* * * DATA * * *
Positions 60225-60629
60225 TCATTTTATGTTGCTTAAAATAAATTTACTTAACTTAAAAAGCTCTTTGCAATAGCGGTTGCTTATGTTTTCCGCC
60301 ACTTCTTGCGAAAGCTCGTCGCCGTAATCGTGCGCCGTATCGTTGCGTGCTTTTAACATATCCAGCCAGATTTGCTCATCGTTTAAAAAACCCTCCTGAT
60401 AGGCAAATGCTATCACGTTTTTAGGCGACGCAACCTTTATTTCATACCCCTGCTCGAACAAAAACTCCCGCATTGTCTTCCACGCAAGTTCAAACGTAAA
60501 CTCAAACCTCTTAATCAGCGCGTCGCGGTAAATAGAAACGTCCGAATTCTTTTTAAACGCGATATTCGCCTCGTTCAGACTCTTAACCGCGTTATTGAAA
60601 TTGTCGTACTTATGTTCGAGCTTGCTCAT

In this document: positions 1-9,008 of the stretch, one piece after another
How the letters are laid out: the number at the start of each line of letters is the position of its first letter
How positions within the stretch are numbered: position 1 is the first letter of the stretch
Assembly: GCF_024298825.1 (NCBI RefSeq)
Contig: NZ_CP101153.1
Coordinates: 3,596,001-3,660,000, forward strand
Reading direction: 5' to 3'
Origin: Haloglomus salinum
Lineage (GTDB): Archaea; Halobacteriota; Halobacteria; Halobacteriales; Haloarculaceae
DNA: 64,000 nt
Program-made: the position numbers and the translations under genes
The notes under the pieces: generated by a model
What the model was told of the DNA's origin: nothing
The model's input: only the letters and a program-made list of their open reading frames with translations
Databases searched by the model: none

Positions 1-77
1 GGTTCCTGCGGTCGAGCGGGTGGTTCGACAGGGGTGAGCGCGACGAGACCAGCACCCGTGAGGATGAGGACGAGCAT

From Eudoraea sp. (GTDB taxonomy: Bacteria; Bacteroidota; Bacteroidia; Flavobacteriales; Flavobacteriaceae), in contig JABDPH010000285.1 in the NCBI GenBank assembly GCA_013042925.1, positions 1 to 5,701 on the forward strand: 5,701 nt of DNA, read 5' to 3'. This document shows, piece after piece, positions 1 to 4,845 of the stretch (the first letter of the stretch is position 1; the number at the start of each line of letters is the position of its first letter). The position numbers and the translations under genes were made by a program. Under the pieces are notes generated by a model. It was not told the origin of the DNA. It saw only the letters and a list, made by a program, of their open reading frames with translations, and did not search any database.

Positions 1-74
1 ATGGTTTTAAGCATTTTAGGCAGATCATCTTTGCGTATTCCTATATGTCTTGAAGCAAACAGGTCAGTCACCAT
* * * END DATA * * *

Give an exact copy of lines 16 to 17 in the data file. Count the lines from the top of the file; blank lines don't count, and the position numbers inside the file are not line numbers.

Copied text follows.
DNA: 64,000 nt
Program-made: the position numbers and the translations under genes